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Sunday, April 14, 2024
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Talkin’ Tunes: Kerwin’s music taste, in his own words: ‘boring as hell’

Surrounded by youths, President Neil Kerwin might be in the best environment to learn about new music. But, that doesn’t seem to be the case. In the once-in-an-academic-year chance, The Eagle got the opportunity to talk with President Kerwin about his favorite tunes and the new ones he’s picked up from AU’s Spotify generation.

The Eagle: Describe your music taste in one word.

Neil Kerwin: Pedestrian.

I most often listen to music when I work out, and I try to work out every other day. On a given day, CNN overtakes the music. I’m probably listening to much of the same thing that I was listening to when I was your age. I probably lost about 40 years of development along the way. There are a few newer groups I’ve been impressed with, like Coldplay. Fundamentally, my taste in popular music was formed when I went to AU and a few years afterward. Life took over. I’m not a musician. One of my sons is, so his appreciation will last a lifetime. I can’t say I’m the same student of music that I am for what I do as a living.

E: What do you listen to when you work out?

Kerwin: That old playlist from the ‘60s. The Beatles, The Rolling Stones, Buffalo Springfield, Crosby and Stills, Nash and Young. One current group that I’ve come to admire is Coldplay, but they may be old for your generation already. It often goes back to those things I listened to in college. Familiarity, it’s boring as hell.

E: What album has made the biggest impact on your life?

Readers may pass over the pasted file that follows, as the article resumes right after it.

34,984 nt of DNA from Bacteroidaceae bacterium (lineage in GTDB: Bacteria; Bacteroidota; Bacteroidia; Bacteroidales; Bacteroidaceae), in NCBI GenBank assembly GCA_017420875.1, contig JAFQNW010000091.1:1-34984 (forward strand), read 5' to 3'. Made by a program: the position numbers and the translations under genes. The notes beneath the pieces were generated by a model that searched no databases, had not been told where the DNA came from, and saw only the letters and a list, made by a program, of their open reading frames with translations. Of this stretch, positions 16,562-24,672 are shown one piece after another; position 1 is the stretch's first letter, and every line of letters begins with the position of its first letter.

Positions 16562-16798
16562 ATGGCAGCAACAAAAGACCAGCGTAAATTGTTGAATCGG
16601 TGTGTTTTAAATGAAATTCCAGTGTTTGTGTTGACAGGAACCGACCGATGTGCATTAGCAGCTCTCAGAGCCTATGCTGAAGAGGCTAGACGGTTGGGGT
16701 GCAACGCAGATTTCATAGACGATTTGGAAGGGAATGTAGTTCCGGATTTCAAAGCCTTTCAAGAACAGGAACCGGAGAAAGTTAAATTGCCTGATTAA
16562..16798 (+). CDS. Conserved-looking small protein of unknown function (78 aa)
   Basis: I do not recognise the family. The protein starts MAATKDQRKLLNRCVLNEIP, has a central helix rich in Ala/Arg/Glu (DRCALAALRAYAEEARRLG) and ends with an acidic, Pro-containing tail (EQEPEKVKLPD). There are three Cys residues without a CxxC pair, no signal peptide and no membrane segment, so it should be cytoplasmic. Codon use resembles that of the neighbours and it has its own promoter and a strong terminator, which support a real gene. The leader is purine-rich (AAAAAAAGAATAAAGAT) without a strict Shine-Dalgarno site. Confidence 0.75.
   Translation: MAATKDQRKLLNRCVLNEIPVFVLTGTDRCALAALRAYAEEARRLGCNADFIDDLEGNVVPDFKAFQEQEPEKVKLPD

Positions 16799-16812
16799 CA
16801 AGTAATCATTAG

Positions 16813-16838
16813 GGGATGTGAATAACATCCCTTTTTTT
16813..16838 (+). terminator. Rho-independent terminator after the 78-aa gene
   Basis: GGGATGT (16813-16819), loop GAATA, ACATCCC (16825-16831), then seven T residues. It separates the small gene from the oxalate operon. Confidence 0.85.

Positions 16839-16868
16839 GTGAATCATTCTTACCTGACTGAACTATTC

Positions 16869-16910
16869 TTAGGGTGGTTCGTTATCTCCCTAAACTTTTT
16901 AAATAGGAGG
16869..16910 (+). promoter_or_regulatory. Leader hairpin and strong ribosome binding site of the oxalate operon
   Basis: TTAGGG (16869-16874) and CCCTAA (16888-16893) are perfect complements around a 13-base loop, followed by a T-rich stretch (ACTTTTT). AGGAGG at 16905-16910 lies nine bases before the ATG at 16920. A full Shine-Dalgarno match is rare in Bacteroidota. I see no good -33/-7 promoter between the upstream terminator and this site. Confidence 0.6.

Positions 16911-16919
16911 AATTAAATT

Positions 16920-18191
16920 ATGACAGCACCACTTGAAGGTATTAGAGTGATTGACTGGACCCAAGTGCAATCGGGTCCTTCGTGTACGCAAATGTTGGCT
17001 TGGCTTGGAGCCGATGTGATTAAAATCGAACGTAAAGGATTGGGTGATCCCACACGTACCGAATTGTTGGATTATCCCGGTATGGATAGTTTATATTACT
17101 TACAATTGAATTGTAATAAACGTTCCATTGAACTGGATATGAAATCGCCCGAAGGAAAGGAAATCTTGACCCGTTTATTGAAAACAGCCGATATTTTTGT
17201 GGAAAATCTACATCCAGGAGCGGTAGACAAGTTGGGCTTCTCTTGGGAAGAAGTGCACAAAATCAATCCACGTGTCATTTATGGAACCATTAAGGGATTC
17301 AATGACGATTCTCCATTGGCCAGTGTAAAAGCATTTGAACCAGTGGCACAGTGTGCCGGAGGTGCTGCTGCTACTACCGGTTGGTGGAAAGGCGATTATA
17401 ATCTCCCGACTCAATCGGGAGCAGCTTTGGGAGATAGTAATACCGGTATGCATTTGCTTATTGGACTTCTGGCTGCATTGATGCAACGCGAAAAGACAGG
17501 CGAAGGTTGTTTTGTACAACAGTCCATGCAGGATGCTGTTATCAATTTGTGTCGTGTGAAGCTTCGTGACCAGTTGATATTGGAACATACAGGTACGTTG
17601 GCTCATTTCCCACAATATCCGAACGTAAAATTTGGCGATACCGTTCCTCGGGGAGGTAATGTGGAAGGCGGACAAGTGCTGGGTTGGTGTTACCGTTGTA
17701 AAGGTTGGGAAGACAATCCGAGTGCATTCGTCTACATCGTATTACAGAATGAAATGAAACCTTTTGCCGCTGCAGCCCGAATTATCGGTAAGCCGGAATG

Kerwin: When I look back on my time in college, an album that affected everybody was “Sgt Pepper’s,” by The Beatles. At least, to my unsophisticated ear, it sounded very different. It seemed to be breaking new ground in a lot of different ways. Since the release of that album, younger musicians have been empowered to try different things.

E: When did you begin to come into your own unique music taste?

Kerwin: Coming out of high school and into AU. I was in AU at a period of time that was enormously exciting. I was here from ‘67 to ‘71. A lot of different things were happening politically. A lot of different things were happening socially. A lot of different things were happening musically. The Beatles, The Rolling Stones, Led Zeppelin groups that went on to be enormously influential for decades. Buffalo Springfield, Crosby, Stills, Nash and Young. And of course, Bob Dylan was extremely important.

E: What song do you think every AU student should listen to?

Kerwin: I think they ought to listen to “The Times They Are A-Changin’” by Bob Dylan. It will validate whatever their current dissatisfactions are and underscore their obligation to bring it to the attention of people that can change them. It should also remind them that one day they’ll be in positions of authority and will inevitably be challenged.

“The Times They Are A-Changin’” has a message for every generation. When he was singing to me as a 18, 19, 20-year-old kid, it was seemingly indicting my parents’ generation. Now it’s indicting me for you. Someday it will indict you to younger students. The young grow impatient of the old and the old feel authority. The tension between the new and the untested and the old and the established is universal. As a result, that song’s message is universal.

kpappas@theeagleonline.com


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